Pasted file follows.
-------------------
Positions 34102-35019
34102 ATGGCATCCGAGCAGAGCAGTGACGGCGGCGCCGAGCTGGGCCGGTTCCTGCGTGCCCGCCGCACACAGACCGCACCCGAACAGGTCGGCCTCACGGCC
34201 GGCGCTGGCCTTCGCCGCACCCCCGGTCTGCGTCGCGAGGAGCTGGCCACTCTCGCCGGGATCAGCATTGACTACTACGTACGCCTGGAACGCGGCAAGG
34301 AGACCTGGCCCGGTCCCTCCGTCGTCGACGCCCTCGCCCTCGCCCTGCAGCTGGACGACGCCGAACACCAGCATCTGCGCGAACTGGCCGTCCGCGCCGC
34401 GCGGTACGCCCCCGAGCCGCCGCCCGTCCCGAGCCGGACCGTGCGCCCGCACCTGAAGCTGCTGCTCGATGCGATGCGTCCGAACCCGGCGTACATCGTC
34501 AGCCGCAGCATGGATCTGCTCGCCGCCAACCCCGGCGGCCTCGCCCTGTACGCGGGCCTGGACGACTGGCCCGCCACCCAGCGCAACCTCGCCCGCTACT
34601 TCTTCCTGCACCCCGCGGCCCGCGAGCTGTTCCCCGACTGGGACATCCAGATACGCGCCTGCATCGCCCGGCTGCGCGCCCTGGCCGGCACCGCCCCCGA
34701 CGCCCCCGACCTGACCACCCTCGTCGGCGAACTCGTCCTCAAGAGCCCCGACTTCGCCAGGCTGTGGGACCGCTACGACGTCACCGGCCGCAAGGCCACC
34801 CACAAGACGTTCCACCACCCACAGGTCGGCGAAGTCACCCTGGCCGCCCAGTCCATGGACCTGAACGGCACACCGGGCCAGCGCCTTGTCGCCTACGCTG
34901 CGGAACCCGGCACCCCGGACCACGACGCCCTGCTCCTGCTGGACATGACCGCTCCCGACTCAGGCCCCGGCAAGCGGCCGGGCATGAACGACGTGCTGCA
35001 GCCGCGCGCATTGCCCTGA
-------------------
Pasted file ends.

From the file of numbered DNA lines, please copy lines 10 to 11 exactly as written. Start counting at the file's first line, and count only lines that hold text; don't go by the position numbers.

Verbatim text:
34901 CGGAACCCGGCACCCCGGACCACGACGCCCTGCTCCTGCTGGACATGACCGCTCCCGACTCAGGCCCCGGCAAGCGGCCGGGCATGAACGACGTGCTGCA
35001 GCCGCGCGCATTGCCCTGA